Drops’ functionality is, in part, based on Hungarian psychologist Mihály Csikszentmihályi’s studies of ‘flow’, that feeling you get when you’re so immersed in an activity that you lose track of time. It’s something you experience when you go out dancing, bury yourself in an excellent book, or get into the rhythm with a task at work. The execution of this element in Drops is flawless. As you compete against the timer, blazing through as much material as possible, you become hyper-focused. The message you receive when the time is up is the only indicator that you’re due to return to reality.
The platform combines a series of exercises so that you’re doing far more than flipping over a flashcard to learn more vocabulary. You do everything from matching to fill in the blank, true or false to a Boggle-like word search as a part of its spaced-repetition based system. It seems like the only thing you don’t do is type. The variety of exercises is an effective way to give the new words you’re learning more than one context – a way to improve retention. With the swipe-based functionality, you can work through the material seamlessly and as you progress, the difficulty of the exercises progresses with you.
A premium account also offers the opportunity to focus on tough words in its Tough Word Dojo once you study your first fifty words. Using the data collected on how many times you’ve answered questions incorrectly during the normal exercise section, the Dojo rounds up the words that you’ve struggled with most and offers you the opportunity to focus on them. This focus allows you to concentrate on your weaknesses and review a mix of vocabulary (this feature doesn’t focus on a specific theme).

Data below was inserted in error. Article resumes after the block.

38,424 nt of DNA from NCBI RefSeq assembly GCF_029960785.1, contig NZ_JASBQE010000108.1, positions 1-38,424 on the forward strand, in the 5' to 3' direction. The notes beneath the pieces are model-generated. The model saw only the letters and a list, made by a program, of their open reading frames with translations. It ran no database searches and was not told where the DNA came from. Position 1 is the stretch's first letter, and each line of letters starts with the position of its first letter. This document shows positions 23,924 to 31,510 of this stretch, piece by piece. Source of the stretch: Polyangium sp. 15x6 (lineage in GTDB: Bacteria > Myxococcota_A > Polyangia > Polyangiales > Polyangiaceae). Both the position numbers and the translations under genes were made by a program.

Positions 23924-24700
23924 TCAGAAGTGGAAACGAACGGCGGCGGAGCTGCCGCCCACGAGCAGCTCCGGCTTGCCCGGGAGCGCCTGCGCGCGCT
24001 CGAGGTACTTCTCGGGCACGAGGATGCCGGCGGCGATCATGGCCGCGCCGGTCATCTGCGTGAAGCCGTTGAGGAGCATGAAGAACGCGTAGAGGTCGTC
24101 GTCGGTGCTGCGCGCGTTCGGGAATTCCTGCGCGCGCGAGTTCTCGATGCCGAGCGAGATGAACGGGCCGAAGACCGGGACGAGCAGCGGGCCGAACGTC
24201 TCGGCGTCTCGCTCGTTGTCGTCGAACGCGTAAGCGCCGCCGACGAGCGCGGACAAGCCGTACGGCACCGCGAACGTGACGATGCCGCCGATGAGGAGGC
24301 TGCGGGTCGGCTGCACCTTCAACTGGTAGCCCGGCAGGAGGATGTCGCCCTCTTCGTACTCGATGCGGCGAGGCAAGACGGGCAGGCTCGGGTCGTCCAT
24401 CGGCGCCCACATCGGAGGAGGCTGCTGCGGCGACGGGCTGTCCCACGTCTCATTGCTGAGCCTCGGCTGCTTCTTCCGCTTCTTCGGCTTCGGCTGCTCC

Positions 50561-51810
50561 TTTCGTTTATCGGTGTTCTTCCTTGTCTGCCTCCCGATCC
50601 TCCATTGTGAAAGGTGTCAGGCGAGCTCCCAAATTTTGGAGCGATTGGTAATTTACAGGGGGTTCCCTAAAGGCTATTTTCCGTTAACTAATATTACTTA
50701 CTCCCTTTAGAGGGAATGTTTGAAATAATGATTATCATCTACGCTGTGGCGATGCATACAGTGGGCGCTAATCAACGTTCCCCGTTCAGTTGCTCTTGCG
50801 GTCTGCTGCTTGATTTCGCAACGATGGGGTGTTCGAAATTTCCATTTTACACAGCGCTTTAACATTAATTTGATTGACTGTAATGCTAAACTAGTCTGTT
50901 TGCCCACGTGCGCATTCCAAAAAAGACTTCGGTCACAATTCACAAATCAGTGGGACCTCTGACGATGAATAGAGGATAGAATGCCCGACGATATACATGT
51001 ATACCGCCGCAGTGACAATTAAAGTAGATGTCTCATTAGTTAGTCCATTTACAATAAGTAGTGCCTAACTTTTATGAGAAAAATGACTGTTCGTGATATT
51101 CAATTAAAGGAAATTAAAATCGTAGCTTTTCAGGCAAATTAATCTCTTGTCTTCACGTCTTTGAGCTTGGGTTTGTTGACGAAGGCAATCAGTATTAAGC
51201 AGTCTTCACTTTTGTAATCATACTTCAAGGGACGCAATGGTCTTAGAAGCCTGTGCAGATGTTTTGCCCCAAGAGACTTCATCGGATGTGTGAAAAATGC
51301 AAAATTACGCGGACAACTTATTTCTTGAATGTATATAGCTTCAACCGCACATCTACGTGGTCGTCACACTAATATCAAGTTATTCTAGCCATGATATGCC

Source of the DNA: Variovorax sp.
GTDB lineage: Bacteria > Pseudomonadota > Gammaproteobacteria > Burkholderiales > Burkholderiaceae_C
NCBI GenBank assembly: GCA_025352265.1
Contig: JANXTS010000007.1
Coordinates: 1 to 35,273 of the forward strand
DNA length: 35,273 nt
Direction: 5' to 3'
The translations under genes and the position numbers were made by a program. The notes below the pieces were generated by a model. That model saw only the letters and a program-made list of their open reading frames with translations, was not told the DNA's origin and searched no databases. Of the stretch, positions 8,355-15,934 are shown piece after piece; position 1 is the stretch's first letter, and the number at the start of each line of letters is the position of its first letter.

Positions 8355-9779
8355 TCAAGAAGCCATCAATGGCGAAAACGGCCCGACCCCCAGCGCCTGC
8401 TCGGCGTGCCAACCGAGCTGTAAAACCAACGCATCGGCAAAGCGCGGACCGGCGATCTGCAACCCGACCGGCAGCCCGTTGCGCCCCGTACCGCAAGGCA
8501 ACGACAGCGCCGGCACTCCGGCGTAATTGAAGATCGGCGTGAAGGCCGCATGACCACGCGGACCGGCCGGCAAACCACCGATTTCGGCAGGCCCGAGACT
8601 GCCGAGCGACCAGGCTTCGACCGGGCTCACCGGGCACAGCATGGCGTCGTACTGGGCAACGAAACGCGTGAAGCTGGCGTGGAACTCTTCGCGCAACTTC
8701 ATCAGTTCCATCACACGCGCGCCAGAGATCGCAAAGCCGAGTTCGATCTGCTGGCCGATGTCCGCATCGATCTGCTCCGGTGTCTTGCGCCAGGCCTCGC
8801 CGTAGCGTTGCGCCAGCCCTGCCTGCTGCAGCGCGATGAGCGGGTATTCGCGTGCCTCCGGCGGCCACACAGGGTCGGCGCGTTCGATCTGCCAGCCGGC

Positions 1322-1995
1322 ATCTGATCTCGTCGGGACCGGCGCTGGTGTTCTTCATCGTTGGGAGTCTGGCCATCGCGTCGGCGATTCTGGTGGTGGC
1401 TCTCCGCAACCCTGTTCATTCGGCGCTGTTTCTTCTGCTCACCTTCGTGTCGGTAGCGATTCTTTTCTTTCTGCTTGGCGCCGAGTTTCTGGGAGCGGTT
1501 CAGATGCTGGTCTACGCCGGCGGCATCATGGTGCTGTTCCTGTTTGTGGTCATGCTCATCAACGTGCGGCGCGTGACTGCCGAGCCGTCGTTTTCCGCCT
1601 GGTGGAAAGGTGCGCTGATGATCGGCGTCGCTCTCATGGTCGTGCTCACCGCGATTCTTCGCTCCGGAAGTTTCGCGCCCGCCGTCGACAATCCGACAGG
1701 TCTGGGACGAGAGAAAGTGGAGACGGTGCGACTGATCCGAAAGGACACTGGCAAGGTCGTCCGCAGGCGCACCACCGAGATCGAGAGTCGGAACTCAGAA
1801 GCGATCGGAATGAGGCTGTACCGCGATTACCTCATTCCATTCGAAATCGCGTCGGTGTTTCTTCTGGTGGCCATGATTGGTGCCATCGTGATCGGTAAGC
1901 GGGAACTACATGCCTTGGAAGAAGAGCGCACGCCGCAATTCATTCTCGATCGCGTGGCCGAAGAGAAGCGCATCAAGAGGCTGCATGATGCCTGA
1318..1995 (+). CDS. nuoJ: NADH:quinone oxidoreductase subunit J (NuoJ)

The vocabulary in Drops is very much noun-focused, but a few relevant verbs are included as a part of each lesson. You don’t learn how to conjugate them or get the chance to give them context, but it’s still a valuable resource. Particularly because it does what it does extremely well.
For users with a free account, you’re given five minutes of study time every ten hours. It may not seem like much, but for those struggling to make language learning a part of their routine, it’s an excellent start. You get to spend that daily study with a crucial element of language learning success – vocabulary – and you get to have fun while doing it. The result? Developing a love for languages, a desire to learn more in other places and an opportunity to take things further. It’s all about building a strong foundation.